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Second Sunday after Epiphany

Today’s Readings

Psalm 139: 1-18, 1 Samuel 3:1-20, Revelation 5: 1-10, John 1: 43-51

This week, five epiphanies for the price of three.

First, it takes Eli three goes to realise that God is speaking, and Eli is the High Priest.

Secondly, God in all his glory and wisdom is revealed to Samuel, still a small boy, working in the tabernacle.

Thirdly, and perhaps the most surprising epiphany of all, all the hosts of heaven have the most amazing epiphany when the lamb of God is revealed to be worthy to take the scroll from the hand of the Almighty, and to open its seals.

Fourthly, Philip recognises Jesus as the Messiah, which leads him to fetch his friend Nathanael, and bring him to Jesus.

And fifthly, Nathanael overcomes his cynicism when the Christ reveals himself to him and promises him a vision of heaven as a reward.

Brilliant for the people there, what on earth do we make of them for ourselves? Do we expect a voice from heaven, calling us, like Samuel? Or a vision of heaven, a dream sequence that makes sense of Christ’s death and resurrection? And wouldn’t it be great if we could simply meet Jesus and obey his call to follow – it would all be so straightforward.

But we live in today’s world, the other side of the cross, the other side of resurrection, the other side of Pentecost. We have 20 centuries of Christian witness to fall back on, we have generations of faithful servants of Christ who have passed on the faith to us – what need we of epiphanies?

We need them every day, we need them when we are together in church, we need them in our homes, we need them at work, we need them in our leisure time. Samuel was asleep when God revealed himself to him, Nathanael was taking some time out under the fig tree when his epiphany occurred, and as for the hosts of heaven, well, they were in the middle of worship when they discovered the true nature of God.

A true epiphany surprises us, pulls us up short in the middle of the ordinary, when God is revealed when we least expect him. We should be prepared to meet God here, in this place, as we worship together – that is why we have come. But the delight of the surprise visit of God to us when we are least expecting it – that is to be desired and wondered at too.

The problem is that these epiphanies cannot be sought, cannot be engineered. I cannot say to you, “Go to such and such a place, in such and such a state of mind, and it will happen”, because it doesn’t work like that, and never has. God creeps up on us in the most unlikely places, and God makes sense to us when we are not looking for sense.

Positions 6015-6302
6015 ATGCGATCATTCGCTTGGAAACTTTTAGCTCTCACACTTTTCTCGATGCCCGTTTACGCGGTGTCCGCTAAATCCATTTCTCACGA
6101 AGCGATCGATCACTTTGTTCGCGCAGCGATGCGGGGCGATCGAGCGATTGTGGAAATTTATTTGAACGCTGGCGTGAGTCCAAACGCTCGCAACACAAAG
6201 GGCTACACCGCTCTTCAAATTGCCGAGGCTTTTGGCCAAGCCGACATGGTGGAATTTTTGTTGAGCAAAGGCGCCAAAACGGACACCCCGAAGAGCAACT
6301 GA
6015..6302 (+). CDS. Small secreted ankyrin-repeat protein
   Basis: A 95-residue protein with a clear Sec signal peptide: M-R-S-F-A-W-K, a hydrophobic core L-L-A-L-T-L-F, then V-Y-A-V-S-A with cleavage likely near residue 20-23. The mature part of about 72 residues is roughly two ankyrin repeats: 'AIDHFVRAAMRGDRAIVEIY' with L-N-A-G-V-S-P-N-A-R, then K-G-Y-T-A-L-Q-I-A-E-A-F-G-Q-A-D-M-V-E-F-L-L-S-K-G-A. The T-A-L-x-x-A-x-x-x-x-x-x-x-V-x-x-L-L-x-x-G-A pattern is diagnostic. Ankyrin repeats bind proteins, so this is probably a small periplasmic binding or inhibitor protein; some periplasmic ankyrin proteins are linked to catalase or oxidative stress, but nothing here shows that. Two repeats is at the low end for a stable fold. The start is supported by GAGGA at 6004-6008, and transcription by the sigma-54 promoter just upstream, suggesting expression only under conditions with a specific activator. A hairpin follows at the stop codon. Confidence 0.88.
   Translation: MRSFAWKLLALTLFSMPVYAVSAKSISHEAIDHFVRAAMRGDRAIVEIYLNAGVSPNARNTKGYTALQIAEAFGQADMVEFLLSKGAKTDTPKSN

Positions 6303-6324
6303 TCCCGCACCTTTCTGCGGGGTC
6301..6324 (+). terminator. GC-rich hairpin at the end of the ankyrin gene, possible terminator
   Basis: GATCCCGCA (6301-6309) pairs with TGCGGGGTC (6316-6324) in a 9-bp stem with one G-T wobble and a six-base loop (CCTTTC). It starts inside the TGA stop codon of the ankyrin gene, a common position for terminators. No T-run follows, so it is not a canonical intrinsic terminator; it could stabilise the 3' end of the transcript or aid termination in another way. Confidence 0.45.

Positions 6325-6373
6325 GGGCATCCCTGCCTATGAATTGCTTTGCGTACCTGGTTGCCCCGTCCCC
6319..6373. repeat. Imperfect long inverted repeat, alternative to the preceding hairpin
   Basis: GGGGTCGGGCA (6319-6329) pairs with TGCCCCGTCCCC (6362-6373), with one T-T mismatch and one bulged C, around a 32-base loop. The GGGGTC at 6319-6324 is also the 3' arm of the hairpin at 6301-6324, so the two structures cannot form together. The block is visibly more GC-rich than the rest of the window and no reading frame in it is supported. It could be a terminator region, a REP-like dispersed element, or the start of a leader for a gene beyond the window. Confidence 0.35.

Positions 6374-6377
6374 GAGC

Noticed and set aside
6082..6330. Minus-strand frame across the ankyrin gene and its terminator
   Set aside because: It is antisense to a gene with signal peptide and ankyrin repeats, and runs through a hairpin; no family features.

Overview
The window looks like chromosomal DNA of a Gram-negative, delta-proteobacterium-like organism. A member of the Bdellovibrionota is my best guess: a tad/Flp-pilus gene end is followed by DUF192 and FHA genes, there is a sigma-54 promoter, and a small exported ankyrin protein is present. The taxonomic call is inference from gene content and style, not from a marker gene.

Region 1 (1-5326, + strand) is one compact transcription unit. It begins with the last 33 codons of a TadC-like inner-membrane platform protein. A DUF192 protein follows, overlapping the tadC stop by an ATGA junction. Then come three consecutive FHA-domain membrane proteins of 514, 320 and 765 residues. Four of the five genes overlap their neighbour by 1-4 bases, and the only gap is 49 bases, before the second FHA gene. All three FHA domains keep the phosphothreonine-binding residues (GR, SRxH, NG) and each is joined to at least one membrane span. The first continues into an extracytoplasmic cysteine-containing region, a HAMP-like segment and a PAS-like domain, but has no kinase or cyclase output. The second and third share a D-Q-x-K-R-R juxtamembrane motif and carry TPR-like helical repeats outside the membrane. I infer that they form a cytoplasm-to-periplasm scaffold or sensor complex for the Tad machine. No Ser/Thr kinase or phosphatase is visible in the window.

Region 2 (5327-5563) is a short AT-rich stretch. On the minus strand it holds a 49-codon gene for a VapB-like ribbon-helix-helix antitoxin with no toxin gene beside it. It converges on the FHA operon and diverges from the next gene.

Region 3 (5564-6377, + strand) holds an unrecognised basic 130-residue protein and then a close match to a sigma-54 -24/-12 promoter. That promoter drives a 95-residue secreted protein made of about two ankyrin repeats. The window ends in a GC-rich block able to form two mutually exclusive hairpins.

So do we just bumble through this world, going about our business, with no great expectations of God, and wait for the amazing to happen? No, God challenges us every day with situations where his standards, his ways, have to be sought out and put into practice. The demands of divine love will always confront us, day in, day out, in the people we meet and the circumstances in which we find ourselves. And as we respond, as we demonstrate Christ’s self-giving love, so God will be revealed to us in other people’s responses, in our realisations that we do actually walk in Christ’s ways, that we do actually know him in the reality of human contact, in the challenges of this world.

It all sounds desperately whishy washy, sometimes, all vague and nebulous, but moments of epiphany are like that – they come out of seemingly nothing, and return to reality. Samuel, once he has understood that God is speaking to him, receives the most dreadful news possible – that Eli and his family, the people who have brought him up in the tabernacle, who have nurtured his service of the Almighty – these people are all going to be punished by God for their sins of omission and commission. The lamb who has been slain may well be worthy to open the seven seals on the scroll in heaven, but with the opening of those seven seals will come mayhem and destruction upon the earth. And Nathanael will follow the Son of God, the King of Israel, to Calvary, to Christ’s death and resurrection, and ultimately to his own martyrdom in modern-day Turkey.

Epiphanies are not necessarily easy, and their consequences can be earth-shattering and long-term, so beware what you wish for. But may we be so alive to the Spirit of God that we meet the risen Christ in our daily lives, in the people we encounter, and may we rejoice in each realisation of his real presence with us and in the people with whom we share this world, and may those encounters be transformative and love-filled, to the praise of his glory.


Rev Peter Hart

Cover image by Gerd Altmann from Pixabay


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